Solicitors acting for both parties shall also consider all available options to ensure parties' compliance of the agreement whilst achieving reasonable flexibility. Especially where the client is coming from mainland China or overseas countries, the making of a power of attorney can be explored with the client at the early stage of the transaction. In the case of a possible contraction, or client's logistical difficulty to execute the documents due to the cancellation of flight or other transport, having an attorney in place can ensure that the agreement, assignment and other essential documents for completing the transaction be duly executed and other acts which ought to be done as a party to the contract (such as arranging for inspection of property prior to completion, payment of outgoings, etc.) can be properly performed by the attorney.
Being proactive with regards to financing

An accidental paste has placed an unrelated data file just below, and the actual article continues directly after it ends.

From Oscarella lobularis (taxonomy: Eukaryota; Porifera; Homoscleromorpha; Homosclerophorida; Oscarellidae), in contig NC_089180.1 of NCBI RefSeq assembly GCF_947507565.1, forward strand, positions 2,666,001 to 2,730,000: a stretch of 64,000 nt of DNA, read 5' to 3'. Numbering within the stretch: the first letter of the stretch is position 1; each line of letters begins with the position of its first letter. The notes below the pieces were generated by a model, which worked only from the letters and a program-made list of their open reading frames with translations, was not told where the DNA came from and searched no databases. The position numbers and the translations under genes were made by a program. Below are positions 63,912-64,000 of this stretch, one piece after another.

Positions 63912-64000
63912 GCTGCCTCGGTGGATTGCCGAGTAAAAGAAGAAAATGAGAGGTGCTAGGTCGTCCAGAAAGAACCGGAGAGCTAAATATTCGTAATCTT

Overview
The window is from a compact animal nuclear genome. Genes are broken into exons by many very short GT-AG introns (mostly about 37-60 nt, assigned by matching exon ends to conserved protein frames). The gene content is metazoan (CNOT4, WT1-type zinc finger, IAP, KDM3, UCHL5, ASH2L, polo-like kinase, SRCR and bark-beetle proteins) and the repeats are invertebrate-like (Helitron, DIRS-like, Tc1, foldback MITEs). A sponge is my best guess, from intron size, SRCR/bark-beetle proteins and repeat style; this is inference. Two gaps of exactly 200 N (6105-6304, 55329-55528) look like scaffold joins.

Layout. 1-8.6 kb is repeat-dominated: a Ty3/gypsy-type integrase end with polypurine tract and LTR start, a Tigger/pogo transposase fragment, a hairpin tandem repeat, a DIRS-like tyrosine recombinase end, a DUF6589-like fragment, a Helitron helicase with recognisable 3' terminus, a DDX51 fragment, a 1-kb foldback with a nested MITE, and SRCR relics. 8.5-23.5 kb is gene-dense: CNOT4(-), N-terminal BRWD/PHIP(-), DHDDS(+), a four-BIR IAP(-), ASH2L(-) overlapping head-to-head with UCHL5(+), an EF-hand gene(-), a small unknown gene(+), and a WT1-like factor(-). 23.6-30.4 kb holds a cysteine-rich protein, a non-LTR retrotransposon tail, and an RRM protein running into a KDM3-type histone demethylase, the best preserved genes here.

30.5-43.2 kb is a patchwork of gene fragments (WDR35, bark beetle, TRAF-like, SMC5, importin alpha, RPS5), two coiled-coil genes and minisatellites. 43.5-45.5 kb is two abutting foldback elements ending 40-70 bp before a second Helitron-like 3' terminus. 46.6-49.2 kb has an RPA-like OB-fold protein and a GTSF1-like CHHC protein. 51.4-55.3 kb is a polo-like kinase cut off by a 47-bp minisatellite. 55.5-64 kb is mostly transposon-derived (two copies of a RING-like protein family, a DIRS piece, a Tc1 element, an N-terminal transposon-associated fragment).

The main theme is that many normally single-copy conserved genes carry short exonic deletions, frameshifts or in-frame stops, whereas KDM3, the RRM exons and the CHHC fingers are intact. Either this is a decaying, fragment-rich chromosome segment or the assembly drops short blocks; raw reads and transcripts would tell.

While it is the client's obligation to arrange for mortgage in financing the purchase of property, solicitors shall be proactive in advising their clients to apply for mortgage as soon as agreement for the purchase has been reached.
The suggestions above are just some of the many approaches which can be adopted to ensure flexibility for each party's obligations during a conveyancing transactions. Outside the terms of the contract, the parties should also negotiate in good faith and communicate closely with each other with a view to achieve a mutually acceptable way for a smooth completion of the transaction during this difficult period.